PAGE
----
China and physics may soon shatter our dreams of endless computing power

In the 1950s I spent a significant chunk of my pocket money buying a transistor. It was a small metal cylinder (about 5mm in diameter and 7mm deep) with three wires protruding from its base. I needed it for a little radio I was building, and buying it was a big deal for a lad living in rural Ireland. My baffled parents couldn’t understand why this gizmo their son was holding between finger and thumb could be interesting; and, to be honest, you couldn’t blame them.

Now spool forward six decades. The A13 processor that powers the iPhone that I used to find a photograph of that first transistor has 8.5 billion of them etched on to a sliver of silicon no bigger than a fingernail – a “chip”. The next generation of these chips will have transistors almost as small as the diameter of a human chromosome.

This ability to cram more and more transistors into a finite space is what gave us Moore’s law – the observation that the number of transistors in an integrated circuit will double every two years or so – and with it the fact that computer power has been doubling every two years for as long as most of us can remember. The story of how this happened is a riveting tale of engineering and manufacturing brilliance and is brilliantly told by Chris Miller in his bestselling book Chip War, which should be required reading for all Tory ministers who fantasise about making “Global Britain” a tech superpower.

But with that long run of technological progress came complacency and hubris. We got to the point of thinking that if all that was needed to solve a pressing problem was more computing power, then we could consider it solved; not today, perhaps, but certainly tomorrow.

There are at least three things wrong with this. The first is that many of humankind’s most pressing problems cannot be solved by computing. This is news to Silicon Valley, but it happens to be true. The second is that Moore’s law will soon run up against the laws of physics. We’re getting to the point where the critical part of a transistor – the “gate” through which current flows – is approaching 2 nanometers (nm – a billionth of a metre) and a silicon atom is 0.2nm in diameter, which means that the gate is only about 10 silicon atoms wide, at which point all kinds of awkward interactions between atoms start to occur and manufacturing becomes really problematic.

The third problem is that there are two critical bottlenecks in the supply chain for the highest-end chips on which the tech industry is betting its future – including the Nvidia chips that are powering most machine-learning (or AI) systems such as ChatGPT.

Bottleneck A has come about because there is only one company in the world – ASML in the Netherlands – that can make the extreme ultraviolet lithography machines capable of “printing” 2nm transistors on to silicon.

The uniqueness of TSMC and its location on an island to which the Chinese regime lays claim has given rise to strategic panic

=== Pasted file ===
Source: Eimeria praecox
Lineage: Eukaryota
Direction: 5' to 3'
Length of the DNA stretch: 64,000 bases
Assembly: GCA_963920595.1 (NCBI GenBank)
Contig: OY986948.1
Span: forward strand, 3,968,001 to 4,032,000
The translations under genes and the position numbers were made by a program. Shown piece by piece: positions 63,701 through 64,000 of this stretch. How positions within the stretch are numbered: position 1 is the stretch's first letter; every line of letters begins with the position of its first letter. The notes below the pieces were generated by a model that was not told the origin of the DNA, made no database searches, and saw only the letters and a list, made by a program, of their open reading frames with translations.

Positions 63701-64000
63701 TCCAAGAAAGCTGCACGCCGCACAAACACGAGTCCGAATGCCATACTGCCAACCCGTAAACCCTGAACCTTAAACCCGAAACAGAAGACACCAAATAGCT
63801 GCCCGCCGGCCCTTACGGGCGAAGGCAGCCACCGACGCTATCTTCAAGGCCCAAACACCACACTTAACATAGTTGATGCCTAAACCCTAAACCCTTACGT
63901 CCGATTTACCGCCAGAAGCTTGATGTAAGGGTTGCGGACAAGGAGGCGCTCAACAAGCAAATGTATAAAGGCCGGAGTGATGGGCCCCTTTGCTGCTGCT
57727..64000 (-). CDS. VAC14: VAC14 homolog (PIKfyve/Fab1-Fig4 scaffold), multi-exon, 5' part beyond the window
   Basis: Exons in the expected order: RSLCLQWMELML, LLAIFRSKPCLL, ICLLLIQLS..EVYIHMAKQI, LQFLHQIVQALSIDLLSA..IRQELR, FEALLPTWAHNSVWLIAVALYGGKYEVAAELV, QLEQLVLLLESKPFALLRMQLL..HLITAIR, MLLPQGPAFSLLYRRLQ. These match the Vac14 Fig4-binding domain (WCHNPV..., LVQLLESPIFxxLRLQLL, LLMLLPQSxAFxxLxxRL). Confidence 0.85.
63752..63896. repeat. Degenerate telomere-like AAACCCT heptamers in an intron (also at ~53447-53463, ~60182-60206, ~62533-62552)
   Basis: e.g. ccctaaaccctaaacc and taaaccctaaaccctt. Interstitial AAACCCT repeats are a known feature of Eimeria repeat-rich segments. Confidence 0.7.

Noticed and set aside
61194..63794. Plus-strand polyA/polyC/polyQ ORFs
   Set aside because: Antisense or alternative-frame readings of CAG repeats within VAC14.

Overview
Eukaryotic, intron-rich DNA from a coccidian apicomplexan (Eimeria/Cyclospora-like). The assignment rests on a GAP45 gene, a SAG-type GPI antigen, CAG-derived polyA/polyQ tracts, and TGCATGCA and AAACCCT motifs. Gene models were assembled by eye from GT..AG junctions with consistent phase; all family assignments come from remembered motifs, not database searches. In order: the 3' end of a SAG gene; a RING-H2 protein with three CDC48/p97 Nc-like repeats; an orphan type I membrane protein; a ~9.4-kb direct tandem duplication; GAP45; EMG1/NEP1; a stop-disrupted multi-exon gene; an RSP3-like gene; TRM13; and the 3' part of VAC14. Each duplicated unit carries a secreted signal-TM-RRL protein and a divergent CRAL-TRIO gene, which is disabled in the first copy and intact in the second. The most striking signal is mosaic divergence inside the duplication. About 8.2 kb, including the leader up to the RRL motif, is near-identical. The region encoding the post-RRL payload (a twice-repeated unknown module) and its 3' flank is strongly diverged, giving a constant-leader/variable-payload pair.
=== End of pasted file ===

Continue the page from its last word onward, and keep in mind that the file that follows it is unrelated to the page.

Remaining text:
These machines are, as MIT Technology Review has explained, quite something: “The size of a small bus and filled with 100,000 tiny, coordinated mechanisms, including a system that generates a specific wavelength of high-energy ultraviolet light by blasting molten drops of tin with a laser 50,000 times a second. It takes four 747s to ship one to a customer.” And the top-end machines cost $350m a pop.

Bottleneck B exists because only a handful of companies have the capacity to manufacture chips at the 2nm level, and the leading one of these by far – TSMC – is based in – guess where? – Taiwan.

Put these two bottlenecks together and you have what can only be described as panic in the leadership of western economies. ASML’s monopoly is perhaps not such a strategic concern: it is, after all, a European company. Its biggest problem is that manufacturing its machines is a delicate, complicated, time-consuming business. And according to the Financial Times it currently has a $40bn backlog of orders.

But the uniqueness of TSMC and its location on an island that the Chinese regime regards as part of the mainland is giving rise to strategic panic. Both the US and the EU are racing to try to ensure that they have 2nm chip-fabrication capability within their respective jurisdictions. The problem is that one cannot conjure up such capacity just by throwing money at it. TSMC itself has built a fabrication plant in Arizona. But in his speech marking the ceremonial opening of the facility last December, Morris Chang, the firm’s founder, said that it could not find enough qualified American workers to run it. It was sending every new American recruit to Taiwan for 18 months of training and was even importing engineers from Taiwan to make the Arizona plant operational. Hopefully it will all be up and running before Xi decides to “do a Putin” and we will no longer to be able to have chips with everything.

What I’ve been reading

Received knowledge
Terrific Substack post by Charles Arthur on research that challenges some myths about online filter bubbles.

Computing a cure
Fascinating London Review of Books blogpost by Liam Shaw on drug discovery by AI.

Fringe benefits
There’s an enjoyable dispatch by Helen Lewis in the Atlantic about a recent conference of rightwing cranks.